03 June 2021

South Africa: In connection with a USD1.8m fraud scheme, South Africa has asked Interpol for help to arrest Atul Gupta plus wife (Chetali) and Rajesh Gupta plus wife (Arti), who are at the centre of the Zuma state capture scandal.
BBC Africa Live 03 June 2021. 17:06

Namibia: At the beginning of the 20th century, German colonisers killed about 80% of the Ovaherero and over 40% of the Nama. Germany has last week recognised that this was genocide and has promised 1.1bn euros in development aid over the next 30 years. In a new statement, Germany now “apologises and bows before the descendants of the victims” and “says some of the development projects will benefit the ‘descendants of the particularly affected communities, in line with their identified needs’ and will be implemented in consultation with them.” This is obviously a reaction to criticism that Ovaherero and Nama had not been consulted and the rejection of the deal between the two states by Ovaherero and Nama.
BBC Africa Live 03 June 2021. 13:13

02 June 2021

Mali: The African Union has suspended Mali because of last week’s coup d’état. This follows the country’s suspension by West African regional body Ecowas on Monday. But unlike Ecowas, the African Union did mention the possibility of sanctions: pledging for a civilian government, it said that “it would not hesitate to impose sanctions and other punitive measures unless troops were urgently ordered to return to barracks”. In the meantime, Assimi Goïta, the two times-coup leader and new interim president, has named Choguel Kokalla Maïga prime minister – he is a leader of the 5 June-Rally of Patriotic Forces (M5-RFP) movement. The move had widely been expected.
BBC Africa Live 02 June 2021. 4:32 & 6:04

Tchad: Amnesty International has urged Chad to prosecute “officers involved in the killings during the demonstrations in April and May”, when hundreds were arrested and dozens killed.
BBC Africa Live 02 June 2021. 8:03

Child marriage/Sub-saharan Africa: Analysing data from 16 countries, the article’s author and his two collaborators “found that girls aged 20-24 years who married before they turned 18 were 20% more likely to experience intimate partner violence than those who married as adults”, with the likelihood of violence higher for those married before 18 whether it be physical, emotional or sexual violence. Countries included in the study (because of availability of recent data) were Angola, Cameroon and Chad from Central Africa, Benin, Mali and Nigeria from West Africa, Burundi, Ethiopia, Rwanda, Tanzania and Uganda from East Africa and Malawi, Mozambique, South Africa, Zambia and Zimbabwe from Southern Africa.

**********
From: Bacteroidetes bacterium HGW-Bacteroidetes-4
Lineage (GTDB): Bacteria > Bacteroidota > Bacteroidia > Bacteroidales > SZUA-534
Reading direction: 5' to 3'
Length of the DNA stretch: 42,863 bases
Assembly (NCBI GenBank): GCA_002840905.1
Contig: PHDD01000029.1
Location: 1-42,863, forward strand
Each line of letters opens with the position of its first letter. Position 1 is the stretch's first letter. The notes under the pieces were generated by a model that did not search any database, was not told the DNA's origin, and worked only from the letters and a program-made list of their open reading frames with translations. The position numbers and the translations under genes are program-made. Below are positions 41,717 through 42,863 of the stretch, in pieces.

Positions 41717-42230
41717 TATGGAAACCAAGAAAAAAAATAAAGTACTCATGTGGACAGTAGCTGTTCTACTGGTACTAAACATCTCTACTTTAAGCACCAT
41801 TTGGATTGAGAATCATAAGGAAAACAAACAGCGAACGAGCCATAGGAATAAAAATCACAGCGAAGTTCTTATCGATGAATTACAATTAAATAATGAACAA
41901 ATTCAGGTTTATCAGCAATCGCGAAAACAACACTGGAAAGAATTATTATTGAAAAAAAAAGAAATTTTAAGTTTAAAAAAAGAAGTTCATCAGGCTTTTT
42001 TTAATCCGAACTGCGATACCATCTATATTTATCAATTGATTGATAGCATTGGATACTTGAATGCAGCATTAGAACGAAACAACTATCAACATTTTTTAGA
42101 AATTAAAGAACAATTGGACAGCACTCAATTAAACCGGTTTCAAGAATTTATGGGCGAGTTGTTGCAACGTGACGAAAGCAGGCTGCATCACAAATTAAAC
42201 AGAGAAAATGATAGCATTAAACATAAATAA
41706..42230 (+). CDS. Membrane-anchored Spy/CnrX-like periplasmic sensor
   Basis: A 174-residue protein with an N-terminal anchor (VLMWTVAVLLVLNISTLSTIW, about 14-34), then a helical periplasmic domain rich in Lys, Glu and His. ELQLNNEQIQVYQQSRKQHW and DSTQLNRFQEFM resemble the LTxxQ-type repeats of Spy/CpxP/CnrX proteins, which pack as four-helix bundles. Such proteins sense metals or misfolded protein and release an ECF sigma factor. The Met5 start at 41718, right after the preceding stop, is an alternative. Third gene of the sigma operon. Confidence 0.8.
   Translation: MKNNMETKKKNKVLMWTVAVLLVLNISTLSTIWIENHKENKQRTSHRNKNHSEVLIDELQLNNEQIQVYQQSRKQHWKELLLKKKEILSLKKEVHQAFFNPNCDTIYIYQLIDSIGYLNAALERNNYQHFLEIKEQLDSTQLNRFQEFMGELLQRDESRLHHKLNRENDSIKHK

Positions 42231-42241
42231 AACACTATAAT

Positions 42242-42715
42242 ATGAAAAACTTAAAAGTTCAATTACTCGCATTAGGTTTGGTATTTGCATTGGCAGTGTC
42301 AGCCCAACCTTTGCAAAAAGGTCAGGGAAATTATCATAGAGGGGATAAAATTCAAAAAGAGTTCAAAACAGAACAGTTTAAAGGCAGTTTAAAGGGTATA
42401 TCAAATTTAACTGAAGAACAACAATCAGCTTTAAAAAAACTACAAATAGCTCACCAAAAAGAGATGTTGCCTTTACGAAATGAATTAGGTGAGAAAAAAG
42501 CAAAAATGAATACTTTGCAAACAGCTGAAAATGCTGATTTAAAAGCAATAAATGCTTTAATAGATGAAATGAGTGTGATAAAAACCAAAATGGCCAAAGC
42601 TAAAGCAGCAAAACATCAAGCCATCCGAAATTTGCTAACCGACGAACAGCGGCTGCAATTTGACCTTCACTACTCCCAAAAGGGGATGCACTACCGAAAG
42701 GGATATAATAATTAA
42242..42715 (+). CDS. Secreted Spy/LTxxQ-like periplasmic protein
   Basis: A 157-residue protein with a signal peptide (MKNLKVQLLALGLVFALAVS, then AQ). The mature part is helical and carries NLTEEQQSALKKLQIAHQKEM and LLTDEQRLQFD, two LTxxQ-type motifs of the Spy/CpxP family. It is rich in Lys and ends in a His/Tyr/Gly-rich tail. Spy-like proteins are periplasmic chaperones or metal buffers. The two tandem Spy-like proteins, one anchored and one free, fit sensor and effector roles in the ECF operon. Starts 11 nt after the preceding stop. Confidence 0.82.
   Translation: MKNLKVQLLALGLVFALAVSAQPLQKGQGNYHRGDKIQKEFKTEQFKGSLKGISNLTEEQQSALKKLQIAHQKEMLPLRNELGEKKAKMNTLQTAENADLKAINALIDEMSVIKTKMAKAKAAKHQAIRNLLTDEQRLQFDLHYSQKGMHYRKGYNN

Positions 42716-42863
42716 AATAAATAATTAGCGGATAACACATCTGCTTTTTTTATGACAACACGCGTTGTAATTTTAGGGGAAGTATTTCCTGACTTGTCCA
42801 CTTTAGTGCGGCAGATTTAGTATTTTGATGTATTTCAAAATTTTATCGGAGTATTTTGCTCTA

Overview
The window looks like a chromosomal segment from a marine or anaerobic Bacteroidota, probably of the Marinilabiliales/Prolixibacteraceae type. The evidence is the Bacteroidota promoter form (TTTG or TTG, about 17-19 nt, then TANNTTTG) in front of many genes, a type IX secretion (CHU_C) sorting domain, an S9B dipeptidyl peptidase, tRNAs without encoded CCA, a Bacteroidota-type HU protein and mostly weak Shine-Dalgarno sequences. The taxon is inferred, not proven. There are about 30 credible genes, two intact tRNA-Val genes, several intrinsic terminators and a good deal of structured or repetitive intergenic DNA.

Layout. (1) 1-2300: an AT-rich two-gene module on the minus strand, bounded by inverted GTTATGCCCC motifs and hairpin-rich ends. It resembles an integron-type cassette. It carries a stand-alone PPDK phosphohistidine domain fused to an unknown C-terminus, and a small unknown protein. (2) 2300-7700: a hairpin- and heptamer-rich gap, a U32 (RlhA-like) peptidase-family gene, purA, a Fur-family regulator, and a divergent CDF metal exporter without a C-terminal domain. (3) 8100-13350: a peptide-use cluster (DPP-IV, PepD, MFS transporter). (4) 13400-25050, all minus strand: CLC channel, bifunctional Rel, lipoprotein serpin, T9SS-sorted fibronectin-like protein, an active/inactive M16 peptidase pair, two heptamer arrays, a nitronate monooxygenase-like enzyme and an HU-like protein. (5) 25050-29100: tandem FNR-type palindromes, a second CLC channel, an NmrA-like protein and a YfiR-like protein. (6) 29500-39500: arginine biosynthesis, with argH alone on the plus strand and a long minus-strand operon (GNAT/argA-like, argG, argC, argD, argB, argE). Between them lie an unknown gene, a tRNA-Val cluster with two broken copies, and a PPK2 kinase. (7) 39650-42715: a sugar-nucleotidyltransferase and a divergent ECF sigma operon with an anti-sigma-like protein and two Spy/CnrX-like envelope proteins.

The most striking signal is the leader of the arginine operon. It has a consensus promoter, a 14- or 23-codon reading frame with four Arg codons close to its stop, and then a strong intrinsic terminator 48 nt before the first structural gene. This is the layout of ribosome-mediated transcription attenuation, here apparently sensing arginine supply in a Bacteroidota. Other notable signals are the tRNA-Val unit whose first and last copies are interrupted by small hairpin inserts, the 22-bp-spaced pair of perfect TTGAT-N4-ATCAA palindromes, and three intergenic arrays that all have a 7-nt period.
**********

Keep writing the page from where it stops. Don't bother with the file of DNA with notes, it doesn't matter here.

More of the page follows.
Congo-Kinshasa: “Mount Nyiragongo is part of the Virunga volcanic chain, and owes its existence to the activity of the African Great Rift.” The eruption of the volcano close to Goma recently caused at least 32 deaths. The volcano’s location “favours quick ascent of magma (molten material) from about 100 km beneath the Earth’s surface, and extreme fluidity of lava”. Both in 2021 and in 2002 seismologists’ warnings were not heeded – in 2021 about 10 days in advance of the eruption. For the future, the best protection would be to relocate Goma, but that’s not feasible.

Nigeria: “Small-scale fishing operations contribute 80% of locally produced fish and support the livelihoods of 24 million Nigerians. Seventy three percent of those involved in fisheries in Nigeria are women.“ Besides pollution, illegal fishing – first of all by vessels from China, the European Union, and Belize – is a big threat to such small-scale fishing. The article’s two authors have especially researched the effects on women. To improve matters, new regulations are needed. And the Monitoring, Control and Surveillance Department of Nigeria’s Federal Fisheries Department would need to operate properly.

Shell ordered to cut emissions: The company has been ordered by the district court of The Hague “to implement stringent carbon dioxide emission cuts.” This could happen to anyone big enough to matter on earth. “(I)n principle, any future emission of CO₂ attributable to any legal entity (companies or even governments) anywhere in the world that exceeds (the level for keeping global temperatures below a safe limit) can now be considered to constitute a wrongful act against Dutch citizens.” But first of all, appeals will take years. And then it is not clear how such orders would be implemented globally.
What has changed is that “the interpretation of human rights has internationally moved to include climate change. And any government, business or organisation can be held accountable by potential victims for preventing too large a climate change from happening.” That Shell is Dutch is a coincidence – any big company worldwide could be ordered by the district court of The Hague to cut emissions.